A flooded Rann of Kutch

From seeing magnificent Leh skies to the legendary Taj Mahal, Kumar also visited Rann of Kutch. But it didn’t go as planned.

“Funny thing that happened was, when I left Rann of Kutch, 10-15 kilometers in I realized that I had forgotten my camera. So I went all the way back to get it, and it was still there because nobody other than me visited that place. It was insane,” he says.  Well, it may have been crazy but Kumar now has a brilliant story to tell his grandkids.

Saach Pass

Kumar also had the privilege to ride up to Saach pass and as outstanding as it looks, it is really frightening to walk there, let alone ride a bike.

“So what happened was, I could not go to Srinagar from Amritsar because of the curfew and the other route was to go through Manali, and there was also this other British guy Peter who has been travelling the whole world on a motorbike and now he’s in India so he had also made it up from Tamil Nadu and he asked me to join him. When he told me we’ll go through the Saach pass, I agreed and I didn’t even know what it was. But then when we were riding I realized this is some horrendous trail, it’s not even a road. Like there are waterfalls and the road is quite quirky, so one slip and you fall. There’s no going back after that. So you have to be very careful.”

Leh

He is 30. Does getting older make it harder to travel? He answers, “I know people say age is a number and all but I think travelling should be done in your 20s. I turned 30 just recently and I found it a little difficult to push myself to wake up every morning. I know I am growing older now. So when you’ve got the chance, you have got to grab it. When you keep on saying ‘nahi baad mein karlenge, purri life hai’ you forget that as you grow older, your responsibilities increase. There is job, there is marriage, and there is kids. So when you’re 20, you have time in your hand, enough time to travel.”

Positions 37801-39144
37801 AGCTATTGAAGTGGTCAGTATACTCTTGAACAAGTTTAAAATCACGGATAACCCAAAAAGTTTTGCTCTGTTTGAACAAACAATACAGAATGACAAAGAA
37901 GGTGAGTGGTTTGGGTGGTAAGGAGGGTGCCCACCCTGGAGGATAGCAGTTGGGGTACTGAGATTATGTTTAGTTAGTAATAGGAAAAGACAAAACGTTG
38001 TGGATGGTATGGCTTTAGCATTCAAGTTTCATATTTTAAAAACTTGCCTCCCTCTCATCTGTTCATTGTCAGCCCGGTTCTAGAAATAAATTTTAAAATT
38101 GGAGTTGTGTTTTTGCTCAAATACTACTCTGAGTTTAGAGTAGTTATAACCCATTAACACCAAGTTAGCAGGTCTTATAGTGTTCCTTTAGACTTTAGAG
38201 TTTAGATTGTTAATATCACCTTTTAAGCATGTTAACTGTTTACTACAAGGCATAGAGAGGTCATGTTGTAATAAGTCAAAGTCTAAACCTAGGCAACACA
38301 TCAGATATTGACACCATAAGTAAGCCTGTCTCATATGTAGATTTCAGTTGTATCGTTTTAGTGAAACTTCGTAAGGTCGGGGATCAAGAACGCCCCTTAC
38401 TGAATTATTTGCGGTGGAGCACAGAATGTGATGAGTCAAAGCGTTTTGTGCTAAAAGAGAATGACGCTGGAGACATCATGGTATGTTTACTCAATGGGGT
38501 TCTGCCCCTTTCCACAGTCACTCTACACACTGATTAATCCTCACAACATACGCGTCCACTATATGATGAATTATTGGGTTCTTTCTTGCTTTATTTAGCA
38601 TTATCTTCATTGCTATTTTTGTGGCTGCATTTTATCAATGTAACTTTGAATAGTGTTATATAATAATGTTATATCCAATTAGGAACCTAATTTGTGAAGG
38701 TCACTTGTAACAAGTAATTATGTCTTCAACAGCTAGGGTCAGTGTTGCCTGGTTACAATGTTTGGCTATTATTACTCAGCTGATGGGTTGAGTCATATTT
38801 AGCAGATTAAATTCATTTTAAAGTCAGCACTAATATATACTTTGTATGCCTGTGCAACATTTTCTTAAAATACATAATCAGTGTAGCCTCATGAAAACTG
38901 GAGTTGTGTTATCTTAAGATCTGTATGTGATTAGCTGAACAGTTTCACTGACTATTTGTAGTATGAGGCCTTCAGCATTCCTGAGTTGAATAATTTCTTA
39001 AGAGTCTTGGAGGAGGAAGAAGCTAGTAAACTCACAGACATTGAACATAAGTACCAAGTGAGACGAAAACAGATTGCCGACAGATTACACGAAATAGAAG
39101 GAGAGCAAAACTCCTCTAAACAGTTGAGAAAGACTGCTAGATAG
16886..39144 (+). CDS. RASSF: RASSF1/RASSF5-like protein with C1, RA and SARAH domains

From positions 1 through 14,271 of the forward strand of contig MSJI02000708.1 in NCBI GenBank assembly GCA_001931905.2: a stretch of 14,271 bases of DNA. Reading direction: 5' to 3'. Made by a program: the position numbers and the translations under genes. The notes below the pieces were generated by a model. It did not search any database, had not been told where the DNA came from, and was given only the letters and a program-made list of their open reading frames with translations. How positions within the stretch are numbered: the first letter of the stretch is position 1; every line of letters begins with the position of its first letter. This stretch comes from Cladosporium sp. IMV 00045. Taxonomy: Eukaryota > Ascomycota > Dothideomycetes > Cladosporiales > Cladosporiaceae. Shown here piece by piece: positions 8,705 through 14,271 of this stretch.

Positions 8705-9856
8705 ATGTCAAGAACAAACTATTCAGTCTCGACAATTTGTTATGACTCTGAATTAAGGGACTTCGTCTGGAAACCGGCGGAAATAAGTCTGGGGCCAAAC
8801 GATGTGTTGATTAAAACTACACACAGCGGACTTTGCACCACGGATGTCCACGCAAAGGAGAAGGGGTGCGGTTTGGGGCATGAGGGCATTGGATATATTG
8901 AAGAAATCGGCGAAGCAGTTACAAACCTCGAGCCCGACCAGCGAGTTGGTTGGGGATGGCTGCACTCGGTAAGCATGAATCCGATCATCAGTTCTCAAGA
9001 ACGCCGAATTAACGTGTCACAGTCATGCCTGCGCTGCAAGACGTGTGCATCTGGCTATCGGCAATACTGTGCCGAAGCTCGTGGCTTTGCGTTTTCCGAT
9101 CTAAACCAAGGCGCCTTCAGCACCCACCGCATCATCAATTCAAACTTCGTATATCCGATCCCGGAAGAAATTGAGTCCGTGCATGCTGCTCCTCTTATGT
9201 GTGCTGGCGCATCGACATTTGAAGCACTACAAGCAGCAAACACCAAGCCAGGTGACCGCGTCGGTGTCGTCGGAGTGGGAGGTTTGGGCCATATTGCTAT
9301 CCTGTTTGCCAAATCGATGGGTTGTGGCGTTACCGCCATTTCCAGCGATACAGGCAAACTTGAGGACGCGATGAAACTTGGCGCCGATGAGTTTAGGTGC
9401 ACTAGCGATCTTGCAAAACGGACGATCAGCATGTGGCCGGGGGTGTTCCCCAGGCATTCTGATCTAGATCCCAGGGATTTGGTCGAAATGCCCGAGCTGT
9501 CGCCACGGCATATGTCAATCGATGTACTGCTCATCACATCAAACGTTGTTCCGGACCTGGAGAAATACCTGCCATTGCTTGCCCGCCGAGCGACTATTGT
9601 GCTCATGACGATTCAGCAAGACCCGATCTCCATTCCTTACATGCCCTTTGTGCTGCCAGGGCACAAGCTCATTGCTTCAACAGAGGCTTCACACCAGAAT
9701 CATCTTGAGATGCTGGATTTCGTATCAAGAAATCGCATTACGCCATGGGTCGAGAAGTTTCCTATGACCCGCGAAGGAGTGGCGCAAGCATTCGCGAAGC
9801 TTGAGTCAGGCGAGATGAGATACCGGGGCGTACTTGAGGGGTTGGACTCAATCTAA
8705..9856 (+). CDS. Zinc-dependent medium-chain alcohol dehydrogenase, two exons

Zanskar valley. The confluence of two rivers. Indus and Zanskar. (Jammu & Kashmir)
Zanskar valley. The confluence of two rivers. Indus and Zanskar. (Jammu & Kashmir)

What about the myth that the whole world changes after you travel? “See, nothing will change after you’re back. Reality will hit you in the face. But when you’re out there, it’s great. I remember when I was on the road and coming back, I asked myself, ‘Do I really have to go home now?’”

Rohtang Pass! I could touch the clouds here! (Himachal Pradesh)
Rohtang Pass (Himachal Pradesh)

I asked him if he achieved his end goal, that was, finding himself, he says, “I did. I don’t know exactly but I can definitely say that I’ve become way calmer than I used to be. I’ve realized that nothing really matters in the end. The realization that there is so much more outside of all the chaos that we surround ourselves with, that there is a whole different world outside waiting to be explored only came to me when I was on that bike and it was one of the best moments ever.”